That’s why my tagline on Twitter is: Master of words, gatherer of good, purveyor of happy.
I want to use my gifts to bring other people joy; this is the truest root of my contentment. And I’m sick to damn death of being judged for it by people too scared or limited to find their own joy.
I’m happy, get over it. I’m positive, learn from it. I’m strong enough to stick around, deal with it.
I earned every single thing I have and then some. I’ve had more than my fair share of suffering, going through things that would have killed a lesser woman. I’ve survived chronic pain, poverty, rape, abuse, homelessness, the death of some of the most important people in my life – which included my nine-day-old child. No one was there bandaging my wounds, so no one gets to steal my hard-won joy now that I’ve fought my way back to center again.
Being raised a good Southern Baptist I never quite embraced the idea God wanted me to be happy. I thought my life was meant to suffer and muddle through till I reached the other side. It was pounded into my head to be grateful for the suffering and never boast about the joy. It was vain to exalt one’s self. Worse than that, it was a lightning rod to attract the wrath of a vengeful god who loves nothing better than to knock people back down to size when they get a little big for their britches.
So I became what I thought was meek and humble, which was the most miserable I’ve ever been in my life. I wasn’t meek and humble… I was needy and insecure, which drives people away in droves. I didn’t toot my own horn, I waited for someone else to do it for me. Instead I exalted everyone around me, tireless and devoted, using my many gifts for the benefit of others.
Which, ironically, drew more jealousy, even when I didn’t have (in my mind) a damn thing to be jealous of. I didn’t understand it at the time but I’m starting to see now that the greatness I was made for (that we all were made for) is something I cannot tone down even in my darkest hour. Because I’m not supposed to.
A long time ago I read this quote from Marianne Williamson:
“Our deepest fear is not that we are inadequate. Our deepest fear is that we are powerful beyond measure. It is our light, not our darkness that most frightens us. We ask ourselves, ‘Who am I to be brilliant, gorgeous, talented, fabulous?’ Actually, who are you not to be? You are a child of God. Your playing small does not serve the world. There is nothing enlightened about shrinking so that other people won’t feel insecure around you. We are all meant to shine, as children do. We were born to make manifest the glory of God that is within us. It’s not just in some of us; it’s in everyone. And as we let our own light shine, we unconsciously give other people permission to do the same. As we are liberated from our own fear, our presence automatically liberates others.”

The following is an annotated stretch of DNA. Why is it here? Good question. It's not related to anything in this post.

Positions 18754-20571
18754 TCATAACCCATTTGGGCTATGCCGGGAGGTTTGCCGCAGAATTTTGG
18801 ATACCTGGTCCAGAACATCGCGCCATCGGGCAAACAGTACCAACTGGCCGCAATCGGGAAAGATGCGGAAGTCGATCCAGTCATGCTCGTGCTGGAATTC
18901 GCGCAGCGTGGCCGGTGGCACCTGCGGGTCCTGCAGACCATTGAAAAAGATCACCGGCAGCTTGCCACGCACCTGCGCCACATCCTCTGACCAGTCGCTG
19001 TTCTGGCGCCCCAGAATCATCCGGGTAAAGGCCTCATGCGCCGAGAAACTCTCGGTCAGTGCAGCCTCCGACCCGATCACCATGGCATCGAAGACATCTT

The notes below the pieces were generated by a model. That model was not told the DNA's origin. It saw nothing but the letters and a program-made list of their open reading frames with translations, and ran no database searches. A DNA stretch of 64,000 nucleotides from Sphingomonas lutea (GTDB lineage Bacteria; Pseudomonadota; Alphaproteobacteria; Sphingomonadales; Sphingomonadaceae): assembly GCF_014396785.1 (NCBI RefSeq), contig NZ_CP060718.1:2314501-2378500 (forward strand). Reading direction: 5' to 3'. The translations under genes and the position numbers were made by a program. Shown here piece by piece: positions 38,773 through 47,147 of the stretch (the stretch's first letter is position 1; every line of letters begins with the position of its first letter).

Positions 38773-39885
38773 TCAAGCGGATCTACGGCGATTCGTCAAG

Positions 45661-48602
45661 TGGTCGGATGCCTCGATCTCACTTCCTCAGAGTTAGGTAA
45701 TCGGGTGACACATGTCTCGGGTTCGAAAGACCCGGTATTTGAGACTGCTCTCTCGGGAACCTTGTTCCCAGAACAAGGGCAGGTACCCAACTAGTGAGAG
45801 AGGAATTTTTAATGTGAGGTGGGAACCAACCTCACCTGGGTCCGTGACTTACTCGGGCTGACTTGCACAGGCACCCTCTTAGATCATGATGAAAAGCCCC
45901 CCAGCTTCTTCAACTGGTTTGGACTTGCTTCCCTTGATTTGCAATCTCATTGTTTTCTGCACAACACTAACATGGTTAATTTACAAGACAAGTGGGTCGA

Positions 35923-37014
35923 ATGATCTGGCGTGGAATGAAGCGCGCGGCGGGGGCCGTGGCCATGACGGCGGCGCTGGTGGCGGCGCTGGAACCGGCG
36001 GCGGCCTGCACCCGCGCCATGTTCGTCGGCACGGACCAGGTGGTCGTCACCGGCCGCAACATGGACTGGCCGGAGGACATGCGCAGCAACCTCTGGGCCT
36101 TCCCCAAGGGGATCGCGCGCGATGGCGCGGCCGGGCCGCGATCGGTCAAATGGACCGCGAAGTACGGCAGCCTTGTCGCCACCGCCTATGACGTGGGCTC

The one thing I always have done and always will do is try to build up other people. If I believe in you or what you are doing, I’m going to tell the world about it. As the years have gone by I’ve developed quite a reach in doing so, even though I thought I was a piddly little nothing at the time.
Instead, this innate joy and light within me was shining brightly to the world and propelling me to this place right now where I can finally say: I deserve to be happy. I was created to be great.
If you allow that to take something away from your happiness and your greatness… that is your problem and not mine.
By being happy, by sharing that well of joy and goodness with others around me – particularly others who have a higher profile than I do at this point – I’m shining a vital light to those who may be fearful of being great. Instead of telling us that we have to be the best we can be, the world judges us based on other people. We are not as pretty, smart, thin, rich, talented as Joe Blow so therefore we do not deserve what he has.
But we do. Because we ARE the best at being US. We are the gift, one that is to bring joy and inspiration to other people. And that can only happen when we finally stand up and own how truly special we are.
Doing so is what brings us joy in such a way we can’t help but build others up as well. We’ll no longer feel inferior and jealous, so we won’t want to tear down those people we feel have those things we want.
(And that’s all just perception anyway. You may be jealous of all the good stuff in my life but believe me there are challenges, hard times and struggles there too. Same with anyone else.)
So I guess the bottom line is… if you’re jealous of me, you should be. It’s not that I’m so wonderful and my life is so fabulous, it’s that your life is so lacking you need the misery of someone else to help you feel better about yourself. That’s a really sad place to be, one where you absolutely do not have to stay. Instead of tearing someone else down, build yourself up. Stop looking outward for your happiness and find your joy within. Then and only then will you attract to yourself all those things you want in tangible and permanent ways.
Gather the good. Be a purveyor of happy. Then you can kill that green-eyed monster once and for all.